However, Dokkhin Rai starts arguing that if humans are given a free reign there will be no forest left. So, to be fair and ensure that Dokkhin Rai and his retinue of tigers and spirits stop being a threat to humans, and humans stop being a threat to non-humans (such tigers and other animals), Bonbibi elicits a promise from Dukhe, Dokkhin Rai and the Ghazi that they are all to treat each other as ‘brothers’. She does this by forcing Dokkhin Rai and the Ghazi to part with some of their wood and gold respectively and sends Dukhe back to the village a rich man so that he does not have to work in the forest again.

Following on Dukhe’s story, the islanders of the Sundarbans, often explain that Bonbibi has left them the injunctions that they are to enter the forest only on the condition that they do so pobitro mone (pure hearted) and khali hate (empty handed). The villagers explain that they have to identify with Dukhe, whose unfailing belief in Bonbibi saved him, and consider the forest as being only for those who are poor and for those who have no intention of taking more than what they need to survive. This is the ‘agreement’ between non-humans and humans that permits them both to depend on the forest and yet respect the others needs. This arrangement, they say, can last only as long as those who have enough leave the forest and its resources to those who are dispossessed.

Onward to the prosad

The legend of Bonbibi is not very old. The Bonbibi Johuranamah, the booklet that narrates her story, was first published at the end of the 1800s by a little known writer by the name of Abdur Rahim. The text, although in Bengali, is written from right left to emulate Arabic script. The story of the Ghazi and Dokkhin Rai is more famous. It is a version of the epic poem Ray-Mangal composed by Krishnaram Das in 1686 and thus predates the Bonbibi legend by over two hundred years. The historian Richard Eaton believes that this story is a “personified memory of the penetration of these same forests by Muslim pioneers” i.e. Sufi holy men (read his excellent The rise of Islam and the Bengal frontier 1204–1760 for more info on how Bengal was Islamised - not through the sword but through agriculture). Today Dokkhin Rai and the Ghazi are always represented together, marked in Dokkhin Rai’s case by the symbol of a human head and the Ghazi through his tomb represented by a little earthen mound (these are also always present in the Bonobibi shrines).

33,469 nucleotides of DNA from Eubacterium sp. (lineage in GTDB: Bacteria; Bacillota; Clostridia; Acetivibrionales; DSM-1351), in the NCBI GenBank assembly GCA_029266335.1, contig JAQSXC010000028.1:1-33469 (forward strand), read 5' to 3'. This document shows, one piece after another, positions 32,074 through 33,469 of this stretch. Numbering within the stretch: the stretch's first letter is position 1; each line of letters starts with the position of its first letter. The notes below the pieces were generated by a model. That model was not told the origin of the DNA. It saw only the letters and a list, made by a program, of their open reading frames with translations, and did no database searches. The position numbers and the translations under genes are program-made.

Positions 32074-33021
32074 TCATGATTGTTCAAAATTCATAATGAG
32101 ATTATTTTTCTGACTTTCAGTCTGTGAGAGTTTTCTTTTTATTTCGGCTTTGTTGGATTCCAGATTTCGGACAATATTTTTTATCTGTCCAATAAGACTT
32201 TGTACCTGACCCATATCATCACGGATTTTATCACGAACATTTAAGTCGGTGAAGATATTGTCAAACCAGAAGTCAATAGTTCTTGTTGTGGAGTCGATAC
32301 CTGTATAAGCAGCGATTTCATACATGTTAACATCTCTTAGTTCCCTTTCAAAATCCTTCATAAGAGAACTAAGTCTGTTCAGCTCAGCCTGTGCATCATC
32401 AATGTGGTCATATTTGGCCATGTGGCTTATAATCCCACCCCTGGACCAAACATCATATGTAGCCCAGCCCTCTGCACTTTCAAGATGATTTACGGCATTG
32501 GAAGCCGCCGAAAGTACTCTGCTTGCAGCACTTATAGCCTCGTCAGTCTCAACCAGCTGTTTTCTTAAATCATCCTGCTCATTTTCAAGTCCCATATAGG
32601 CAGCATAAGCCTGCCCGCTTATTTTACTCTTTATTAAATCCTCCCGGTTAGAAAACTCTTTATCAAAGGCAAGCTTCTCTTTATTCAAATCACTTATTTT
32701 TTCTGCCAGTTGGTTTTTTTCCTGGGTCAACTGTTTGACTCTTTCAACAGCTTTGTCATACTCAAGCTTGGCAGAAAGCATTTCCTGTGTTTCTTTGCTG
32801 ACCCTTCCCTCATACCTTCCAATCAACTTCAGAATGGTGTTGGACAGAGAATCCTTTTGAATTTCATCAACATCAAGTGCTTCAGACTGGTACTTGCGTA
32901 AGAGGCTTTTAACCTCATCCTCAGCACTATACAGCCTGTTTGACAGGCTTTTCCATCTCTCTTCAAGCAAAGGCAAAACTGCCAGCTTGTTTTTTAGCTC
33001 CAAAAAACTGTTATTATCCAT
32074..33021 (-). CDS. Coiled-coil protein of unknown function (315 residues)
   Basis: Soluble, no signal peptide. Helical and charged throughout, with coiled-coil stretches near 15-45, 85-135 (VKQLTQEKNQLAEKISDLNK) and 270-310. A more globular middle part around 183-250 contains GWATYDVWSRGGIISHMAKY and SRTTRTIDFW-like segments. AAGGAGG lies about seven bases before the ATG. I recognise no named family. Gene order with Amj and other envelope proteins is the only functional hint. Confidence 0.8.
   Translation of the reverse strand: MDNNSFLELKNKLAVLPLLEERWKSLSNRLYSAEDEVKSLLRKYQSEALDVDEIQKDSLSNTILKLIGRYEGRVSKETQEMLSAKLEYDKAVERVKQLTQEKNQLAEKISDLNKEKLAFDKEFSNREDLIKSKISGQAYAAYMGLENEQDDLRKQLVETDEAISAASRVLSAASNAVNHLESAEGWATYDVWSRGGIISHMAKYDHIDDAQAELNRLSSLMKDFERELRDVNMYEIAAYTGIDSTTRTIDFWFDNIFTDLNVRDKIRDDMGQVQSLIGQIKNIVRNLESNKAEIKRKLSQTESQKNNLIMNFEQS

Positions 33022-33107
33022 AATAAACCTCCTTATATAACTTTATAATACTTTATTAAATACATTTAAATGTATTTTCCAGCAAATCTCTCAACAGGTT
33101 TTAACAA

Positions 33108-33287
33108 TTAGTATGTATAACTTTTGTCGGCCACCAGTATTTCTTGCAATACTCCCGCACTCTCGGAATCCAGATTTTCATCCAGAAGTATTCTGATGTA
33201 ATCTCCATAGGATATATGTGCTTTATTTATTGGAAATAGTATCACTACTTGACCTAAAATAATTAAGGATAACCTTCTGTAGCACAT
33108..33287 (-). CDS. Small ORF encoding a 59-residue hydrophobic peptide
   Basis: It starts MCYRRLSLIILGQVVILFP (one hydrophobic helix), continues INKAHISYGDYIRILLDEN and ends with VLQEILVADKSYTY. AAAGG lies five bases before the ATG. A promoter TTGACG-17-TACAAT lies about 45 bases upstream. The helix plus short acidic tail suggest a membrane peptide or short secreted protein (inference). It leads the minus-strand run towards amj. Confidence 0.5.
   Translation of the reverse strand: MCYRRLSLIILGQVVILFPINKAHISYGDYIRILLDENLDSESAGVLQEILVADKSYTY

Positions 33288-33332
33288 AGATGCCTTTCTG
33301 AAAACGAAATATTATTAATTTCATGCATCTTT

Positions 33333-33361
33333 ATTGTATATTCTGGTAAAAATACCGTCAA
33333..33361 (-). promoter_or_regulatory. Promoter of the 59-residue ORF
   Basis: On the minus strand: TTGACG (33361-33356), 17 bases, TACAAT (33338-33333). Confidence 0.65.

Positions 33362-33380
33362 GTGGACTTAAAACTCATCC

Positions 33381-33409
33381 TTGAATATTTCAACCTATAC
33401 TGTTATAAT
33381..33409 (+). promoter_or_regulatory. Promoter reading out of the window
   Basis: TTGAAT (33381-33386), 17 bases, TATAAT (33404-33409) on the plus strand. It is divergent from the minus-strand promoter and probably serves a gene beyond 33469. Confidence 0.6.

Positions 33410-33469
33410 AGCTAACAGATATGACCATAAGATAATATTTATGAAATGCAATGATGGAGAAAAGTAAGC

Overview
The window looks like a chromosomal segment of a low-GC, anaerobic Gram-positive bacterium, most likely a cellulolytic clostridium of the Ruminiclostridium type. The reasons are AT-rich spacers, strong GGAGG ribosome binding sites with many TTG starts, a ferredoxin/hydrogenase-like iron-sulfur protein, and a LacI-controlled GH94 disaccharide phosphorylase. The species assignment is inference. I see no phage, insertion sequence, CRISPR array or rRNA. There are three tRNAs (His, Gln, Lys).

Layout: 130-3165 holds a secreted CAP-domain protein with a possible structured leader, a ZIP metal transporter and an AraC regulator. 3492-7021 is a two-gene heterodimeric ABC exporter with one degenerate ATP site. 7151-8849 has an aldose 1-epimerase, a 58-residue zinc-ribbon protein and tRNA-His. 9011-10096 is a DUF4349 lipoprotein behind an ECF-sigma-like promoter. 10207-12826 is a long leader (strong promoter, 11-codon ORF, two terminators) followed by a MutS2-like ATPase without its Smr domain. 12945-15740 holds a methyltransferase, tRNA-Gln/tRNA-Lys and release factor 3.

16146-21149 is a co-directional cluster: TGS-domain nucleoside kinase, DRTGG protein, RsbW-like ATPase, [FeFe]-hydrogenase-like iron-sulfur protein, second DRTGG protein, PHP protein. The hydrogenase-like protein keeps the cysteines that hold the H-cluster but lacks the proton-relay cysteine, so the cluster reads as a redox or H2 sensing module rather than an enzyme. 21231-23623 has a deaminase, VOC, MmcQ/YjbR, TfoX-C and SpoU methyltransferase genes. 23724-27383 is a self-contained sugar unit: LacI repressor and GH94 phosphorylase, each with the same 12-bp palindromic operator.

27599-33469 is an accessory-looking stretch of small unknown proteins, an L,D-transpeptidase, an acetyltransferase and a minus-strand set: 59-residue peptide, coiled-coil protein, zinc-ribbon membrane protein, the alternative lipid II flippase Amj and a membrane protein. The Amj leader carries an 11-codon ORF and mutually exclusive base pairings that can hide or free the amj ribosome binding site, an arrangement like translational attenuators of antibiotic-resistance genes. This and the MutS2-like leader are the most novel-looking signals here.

For the islanders, the legend of Bonbibi transcends the distinctions of caste, class and religion. This is the reason why those who work in the forest as fishers and crab-collectors stress the fact that they have to consider all jatis, whether Brahmin or Malo, Hindu or Muslim, rich or poor or even human or animal as equal. Tigers and humans “share the same food” because, they explain, both depend on the forest. Tigers eat fish and crabs just like the villagers, and like them, tigers are greedy for wood too. This not only make tigers equal to humans but it also ‘ties’ them to humans. The villagers also stress that Dokkhin Rai, the Ghazi and Bonbibi have to be placed together in shrines to show how different jatis must coexist and negotiate when dealing with the forest. Many Sundarbans islanders say that the most important factor for ensuring their safety in the forest, apart from entering the forest ‘empty handed’ and ‘pure hearted’, is that they should entrust their lives to Bonbibi, live up to her injunctions and not dwell on their differences.

waiting for prosad

This is a guest post by Bonbibi

17 Responses to “The Legend of Bonbibi”

  1. Nasser Says:

    Nice article. Somebody nicked my copy of “The rise of Islam and the Bengal Frontier”.

  2. Mikey Leung Says:

    Really enjoyed learning about the history of Bonbibi.. Visitors to Sundarbans should know about these legends—a way for them to understand how the people of the Sundarbans relate to the forest.